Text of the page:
Zuma’s new policy about bringing a radical economic transformation has been critically analyzed by an Independent Media columnist and author Eusebius McKaiser who believes the programme newly instituted by Zuma, is meaningless and a political scam.
In his usual column on Mail and Guardian, the author described Zuma’s ‘radical economic transformation’ as a meaningless phrase which is now almost as much a part of other South Africa’s lexicon as koeksister, chisa nyama, the commission of inquiry and Nkandla.
Relating his shock at how the new “phrase” is being circulated by Zuma’s administration as a sure way to redirect the economy to a promised land, Eusebius McKaiser said the so-called “radical economic transformation” is a bit of gibberish that should not be taken seriously.
“For at least 10 years now I have grappled with popular words and phrases such as ‘ubuntu’ and ‘the national question’. I may have to give up soon. Life’s too short. This brings me to the latest such phrase that I outright refuse to grapple with. I am referring to ‘radical economic transformation’. It truly is a bit of gibberish that should not be taken seriously,” he said.
Earlier this year, President Jacob Zuma launched his sweeping programme of “radical economic transformation” which according to him, would seek to change the ownership and control of the economy through legislation and empowerment regulations.
giving further details on his new programme, Zuma said having just political freedom isn’t just enough without economic emancipation. Hence, the radical economic Transformation will bring about the fundamental change in the structure, systems, institutions and patterns of ownership, management, and control of the economy.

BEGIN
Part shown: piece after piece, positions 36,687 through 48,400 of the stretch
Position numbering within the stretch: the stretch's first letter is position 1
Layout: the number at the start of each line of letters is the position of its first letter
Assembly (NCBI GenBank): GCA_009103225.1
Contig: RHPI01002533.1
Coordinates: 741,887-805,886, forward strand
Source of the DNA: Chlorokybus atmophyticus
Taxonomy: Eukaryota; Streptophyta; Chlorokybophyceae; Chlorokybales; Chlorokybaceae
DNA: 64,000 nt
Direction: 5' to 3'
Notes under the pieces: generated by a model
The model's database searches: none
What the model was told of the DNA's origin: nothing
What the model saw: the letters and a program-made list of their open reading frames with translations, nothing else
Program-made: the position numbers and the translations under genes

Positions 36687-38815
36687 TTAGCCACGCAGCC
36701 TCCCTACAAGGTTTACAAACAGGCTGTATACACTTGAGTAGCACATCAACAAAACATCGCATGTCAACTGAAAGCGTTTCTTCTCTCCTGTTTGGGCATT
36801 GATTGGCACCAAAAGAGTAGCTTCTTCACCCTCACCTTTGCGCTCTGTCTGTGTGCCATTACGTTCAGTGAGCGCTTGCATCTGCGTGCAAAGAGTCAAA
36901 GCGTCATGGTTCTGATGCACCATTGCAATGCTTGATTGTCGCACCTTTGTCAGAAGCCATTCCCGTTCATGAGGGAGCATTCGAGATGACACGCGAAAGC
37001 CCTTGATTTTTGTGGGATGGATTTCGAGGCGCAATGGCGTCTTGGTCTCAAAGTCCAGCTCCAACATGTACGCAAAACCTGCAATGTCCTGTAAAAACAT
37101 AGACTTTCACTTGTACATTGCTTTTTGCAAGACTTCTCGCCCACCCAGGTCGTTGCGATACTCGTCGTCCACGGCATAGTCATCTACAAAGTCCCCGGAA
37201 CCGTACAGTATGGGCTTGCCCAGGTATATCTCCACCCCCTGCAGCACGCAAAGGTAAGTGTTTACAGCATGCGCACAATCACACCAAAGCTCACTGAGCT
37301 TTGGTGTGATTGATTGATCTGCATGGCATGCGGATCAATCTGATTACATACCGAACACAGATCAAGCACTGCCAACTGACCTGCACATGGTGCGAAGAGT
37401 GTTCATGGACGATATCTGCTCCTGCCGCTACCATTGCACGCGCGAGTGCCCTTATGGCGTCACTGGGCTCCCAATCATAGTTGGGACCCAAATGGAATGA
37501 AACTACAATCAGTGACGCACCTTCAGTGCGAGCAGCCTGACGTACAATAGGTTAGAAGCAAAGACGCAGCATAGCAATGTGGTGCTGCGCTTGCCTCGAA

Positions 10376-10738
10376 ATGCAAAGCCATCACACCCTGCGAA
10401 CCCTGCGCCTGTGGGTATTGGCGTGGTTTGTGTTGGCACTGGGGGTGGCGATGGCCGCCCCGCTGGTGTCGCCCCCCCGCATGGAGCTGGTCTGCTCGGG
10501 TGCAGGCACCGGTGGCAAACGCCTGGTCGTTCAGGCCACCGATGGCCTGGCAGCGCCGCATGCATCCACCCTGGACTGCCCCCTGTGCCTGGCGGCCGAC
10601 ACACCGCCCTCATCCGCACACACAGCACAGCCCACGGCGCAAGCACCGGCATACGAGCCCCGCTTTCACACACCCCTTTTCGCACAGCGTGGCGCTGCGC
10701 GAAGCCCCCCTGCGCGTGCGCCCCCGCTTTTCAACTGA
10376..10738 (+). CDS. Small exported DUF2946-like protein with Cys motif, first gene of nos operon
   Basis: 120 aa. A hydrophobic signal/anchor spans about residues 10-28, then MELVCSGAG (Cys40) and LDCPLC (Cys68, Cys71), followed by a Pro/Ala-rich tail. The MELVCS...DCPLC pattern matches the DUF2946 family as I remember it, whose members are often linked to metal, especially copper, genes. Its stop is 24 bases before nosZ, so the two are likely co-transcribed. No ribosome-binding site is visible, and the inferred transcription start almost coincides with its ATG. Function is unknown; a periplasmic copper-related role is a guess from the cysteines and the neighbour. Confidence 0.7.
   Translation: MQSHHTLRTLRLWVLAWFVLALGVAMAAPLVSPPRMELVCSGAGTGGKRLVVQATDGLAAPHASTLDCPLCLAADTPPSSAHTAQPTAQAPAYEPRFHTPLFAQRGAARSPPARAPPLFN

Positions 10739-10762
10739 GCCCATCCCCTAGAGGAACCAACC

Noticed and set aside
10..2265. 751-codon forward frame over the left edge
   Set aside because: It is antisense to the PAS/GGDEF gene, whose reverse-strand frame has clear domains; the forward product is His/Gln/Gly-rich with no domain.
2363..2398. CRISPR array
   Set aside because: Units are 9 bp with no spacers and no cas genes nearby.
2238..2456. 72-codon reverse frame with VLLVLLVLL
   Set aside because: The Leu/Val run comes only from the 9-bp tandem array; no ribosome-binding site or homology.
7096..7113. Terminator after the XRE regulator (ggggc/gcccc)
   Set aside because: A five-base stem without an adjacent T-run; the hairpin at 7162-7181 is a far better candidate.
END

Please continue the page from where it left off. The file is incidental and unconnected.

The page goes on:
“Today we are starting a new chapter of radical economic transformation. We are moving beyond words.”Zuma said, adding that government would “utilize to the maximum strategic levers that are available to the state” including legislation.
Reacting to this, McKaiser wrote that the words are meaningless and since it was uttered by someone like Zuma, the intent behind such words needs to be well unmasked.
“A functional analysis of the purpose the phrase ‘radical economic transformation’ serves is much more important than the terms Zuma gives to it. Therefore, we should start by unmasking the intent behind the phrase’s usage, especially when uttered by the likes of President Jacob Zuma,” he said.
He said the fact that Zuma is already losing grip of his allies faster than the rand is losing value, he has to try both to reward his remaining allies and to ensnare some of his critics.
Hence the newly coined meaningless phrase whose function is to persuade allies in the left of the alliance that he, Zuma, is still committed to fighting economic injustices inherent in a neoliberal, capitalist economic order, McKaiser said.
“Zuma, we now know, turned out to be a disaster so horrifically bad that if Zuma and Mbeki were to run for president of the country tomorrow in a makeshift election, the likes of Blade Nzimande and Zwelinzima Vavi would have nightmares about who to vote for. They would probably abstain or cross the border into a place called exile.
“Zuma thinks that by using meaningless phrases such as ‘radical economic transformation’ he can regain the historic Polokwane moment. This foolish man does not accept that his time has expired.”
Eusebius McKaiser concluded by saying that the country is currently experiencing a painful final movie scene that the directors- the ANC NEC- should have cut much earlier but failed to do so because of their self-serving creative differences.
If Zuma wanted to transform the economy radically, he should have done so from 2009. He had the power all along. But he failed because he never gave a damn about anyone other than himself, his family and his handlers, he ended saying.